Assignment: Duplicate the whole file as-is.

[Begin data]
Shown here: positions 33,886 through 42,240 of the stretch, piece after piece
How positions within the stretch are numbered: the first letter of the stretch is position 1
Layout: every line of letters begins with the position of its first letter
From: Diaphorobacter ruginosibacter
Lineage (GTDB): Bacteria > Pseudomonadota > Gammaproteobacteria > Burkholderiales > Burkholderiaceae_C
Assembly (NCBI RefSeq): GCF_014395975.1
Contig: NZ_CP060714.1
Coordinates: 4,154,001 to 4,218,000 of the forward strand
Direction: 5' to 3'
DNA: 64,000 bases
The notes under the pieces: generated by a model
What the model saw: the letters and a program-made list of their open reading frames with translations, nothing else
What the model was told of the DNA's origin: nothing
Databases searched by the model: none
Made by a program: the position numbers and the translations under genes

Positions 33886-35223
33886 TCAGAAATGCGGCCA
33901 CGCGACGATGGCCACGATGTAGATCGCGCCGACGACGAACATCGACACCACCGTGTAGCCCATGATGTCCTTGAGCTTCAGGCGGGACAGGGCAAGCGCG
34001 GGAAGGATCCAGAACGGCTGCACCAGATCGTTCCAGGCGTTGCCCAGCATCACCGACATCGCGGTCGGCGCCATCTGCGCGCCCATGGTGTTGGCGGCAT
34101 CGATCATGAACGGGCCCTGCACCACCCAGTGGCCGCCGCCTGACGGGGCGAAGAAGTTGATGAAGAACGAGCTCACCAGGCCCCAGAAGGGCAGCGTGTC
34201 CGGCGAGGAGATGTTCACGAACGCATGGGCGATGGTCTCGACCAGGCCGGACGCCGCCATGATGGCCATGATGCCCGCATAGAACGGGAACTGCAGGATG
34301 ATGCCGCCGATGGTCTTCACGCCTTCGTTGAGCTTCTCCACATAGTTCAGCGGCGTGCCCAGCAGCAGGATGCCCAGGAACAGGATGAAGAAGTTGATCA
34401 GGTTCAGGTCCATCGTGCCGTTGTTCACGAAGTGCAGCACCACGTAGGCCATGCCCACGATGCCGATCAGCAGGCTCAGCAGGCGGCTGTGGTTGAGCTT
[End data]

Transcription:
Shown here: positions 33,886 through 42,240 of the stretch, piece after piece
How positions within the stretch are numbered: the first letter of the stretch is position 1
Layout: every line of letters begins with the position of its first letter
From: Diaphorobacter ruginosibacter
Lineage (GTDB): Bacteria > Pseudomonadota > Gammaproteobacteria > Burkholderiales > Burkholderiaceae_C
Assembly (NCBI RefSeq): GCF_014395975.1
Contig: NZ_CP060714.1
Coordinates: 4,154,001 to 4,218,000 of the forward strand
Direction: 5' to 3'
DNA: 64,000 bases
The notes under the pieces: generated by a model
What the model saw: the letters and a program-made list of their open reading frames with translations, nothing else
What the model was told of the DNA's origin: nothing
Databases searched by the model: none
Made by a program: the position numbers and the translations under genes

Positions 33886-35223
33886 TCAGAAATGCGGCCA
33901 CGCGACGATGGCCACGATGTAGATCGCGCCGACGACGAACATCGACACCACCGTGTAGCCCATGATGTCCTTGAGCTTCAGGCGGGACAGGGCAAGCGCG
34001 GGAAGGATCCAGAACGGCTGCACCAGATCGTTCCAGGCGTTGCCCAGCATCACCGACATCGCGGTCGGCGCCATCTGCGCGCCCATGGTGTTGGCGGCAT
34101 CGATCATGAACGGGCCCTGCACCACCCAGTGGCCGCCGCCTGACGGGGCGAAGAAGTTGATGAAGAACGAGCTCACCAGGCCCCAGAAGGGCAGCGTGTC
34201 CGGCGAGGAGATGTTCACGAACGCATGGGCGATGGTCTCGACCAGGCCGGACGCCGCCATGATGGCCATGATGCCCGCATAGAACGGGAACTGCAGGATG
34301 ATGCCGCCGATGGTCTTCACGCCTTCGTTGAGCTTCTCCACATAGTTCAGCGGCGTGCCCAGCAGCAGGATGCCCAGGAACAGGATGAAGAAGTTGATCA
34401 GGTTCAGGTCCATCGTGCCGTTGTTCACGAAGTGCAGCACCACGTAGGCCATGCCCACGATGCCGATCAGCAGGCTCAGCAGGCGGCTGTGGTTGAGCTT